We agree with the appellant that the trial court erred in permitting a witness to testify that she had had an extramarital affair with the appellant that went on for *124 many years when the affair had terminated in November, 1983, some twenty-one months before the murder. There is no question but that such evidence tends to "smear" the defendant's character when character is not an issue. Brown v. Commonwealth, Ky., 275 S.W.2d 928 (1955). We have held evidence of marital infidelity irrelevant and incompetent in a number of cases. See, e.g., Acres v. Commonwealth, Ky., 259 S.W.2d 38 (1953), Pruitt v. Commonwealth, Ky., 487 S.W.2d 940 (1972), and Stallings v. Commonwealth, Ky., 556 S.W.2d 4 (1977).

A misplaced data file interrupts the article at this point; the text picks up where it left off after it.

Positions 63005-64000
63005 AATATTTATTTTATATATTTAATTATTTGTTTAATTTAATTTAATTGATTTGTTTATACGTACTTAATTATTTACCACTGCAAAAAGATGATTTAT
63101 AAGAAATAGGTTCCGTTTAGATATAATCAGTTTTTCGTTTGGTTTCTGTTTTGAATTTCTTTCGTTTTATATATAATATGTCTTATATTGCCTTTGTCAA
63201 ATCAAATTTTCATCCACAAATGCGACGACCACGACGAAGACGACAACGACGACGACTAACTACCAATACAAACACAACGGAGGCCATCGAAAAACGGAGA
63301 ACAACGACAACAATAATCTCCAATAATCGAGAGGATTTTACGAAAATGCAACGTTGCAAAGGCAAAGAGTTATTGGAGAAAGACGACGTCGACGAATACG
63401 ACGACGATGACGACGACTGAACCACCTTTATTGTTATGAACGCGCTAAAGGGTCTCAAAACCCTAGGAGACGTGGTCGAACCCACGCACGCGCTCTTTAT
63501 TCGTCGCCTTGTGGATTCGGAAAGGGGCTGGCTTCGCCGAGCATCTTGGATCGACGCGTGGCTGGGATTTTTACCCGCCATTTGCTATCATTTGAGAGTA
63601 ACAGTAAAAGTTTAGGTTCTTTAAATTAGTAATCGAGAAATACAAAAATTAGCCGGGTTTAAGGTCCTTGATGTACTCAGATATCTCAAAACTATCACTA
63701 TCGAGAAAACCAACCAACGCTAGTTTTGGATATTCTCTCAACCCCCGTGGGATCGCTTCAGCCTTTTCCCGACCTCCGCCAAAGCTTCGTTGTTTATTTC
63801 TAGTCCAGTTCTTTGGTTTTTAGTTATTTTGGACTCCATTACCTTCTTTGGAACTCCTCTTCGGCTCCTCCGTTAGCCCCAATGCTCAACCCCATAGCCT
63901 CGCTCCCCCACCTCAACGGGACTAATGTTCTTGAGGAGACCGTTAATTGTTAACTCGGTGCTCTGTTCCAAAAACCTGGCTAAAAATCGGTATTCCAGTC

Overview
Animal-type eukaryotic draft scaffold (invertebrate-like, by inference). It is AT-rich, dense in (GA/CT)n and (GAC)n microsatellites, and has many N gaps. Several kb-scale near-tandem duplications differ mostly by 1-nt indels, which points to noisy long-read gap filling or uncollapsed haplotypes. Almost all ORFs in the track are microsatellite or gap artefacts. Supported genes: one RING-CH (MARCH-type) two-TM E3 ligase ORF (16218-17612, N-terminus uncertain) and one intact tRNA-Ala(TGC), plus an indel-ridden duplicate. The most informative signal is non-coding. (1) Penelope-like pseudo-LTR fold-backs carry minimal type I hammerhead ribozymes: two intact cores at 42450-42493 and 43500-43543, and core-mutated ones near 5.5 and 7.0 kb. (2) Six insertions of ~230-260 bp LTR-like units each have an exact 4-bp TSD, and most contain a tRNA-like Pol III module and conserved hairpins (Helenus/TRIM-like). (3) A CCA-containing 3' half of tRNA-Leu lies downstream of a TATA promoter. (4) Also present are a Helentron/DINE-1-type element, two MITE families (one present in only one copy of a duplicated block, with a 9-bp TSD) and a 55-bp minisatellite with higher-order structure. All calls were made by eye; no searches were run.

In the present case the Commonwealth contends that the evidence was not offered to prove the appellant disregarded his marital vows, but only to establish motive. The only portion of this witness's evidence tending to establish motive was her testimony that the appellant said he would never divorce his wife because he did not want to lose any of the money or property accumulated during his marriage. Arguably such statements tend to show motive and are not too remote, but evidence about such statements could have been admitted unburdened by background information establishing an extramarital affair. With this excess baggage its inflammatory nature far outweighed any probative value. See Empire Metal Corp. v. Wohlwender, Ky., 445 S.W.2d 685 (1969); Commonwealth v. Morrison, Ky., 661 S.W.2d 471 (1983); and Ice v. Commonwealth, Ky., 667 S.W.2d 671 (1984), cert. denied, 469 U.S. 860, 105 S. Ct. 192, 83 L. Ed. 2d 125.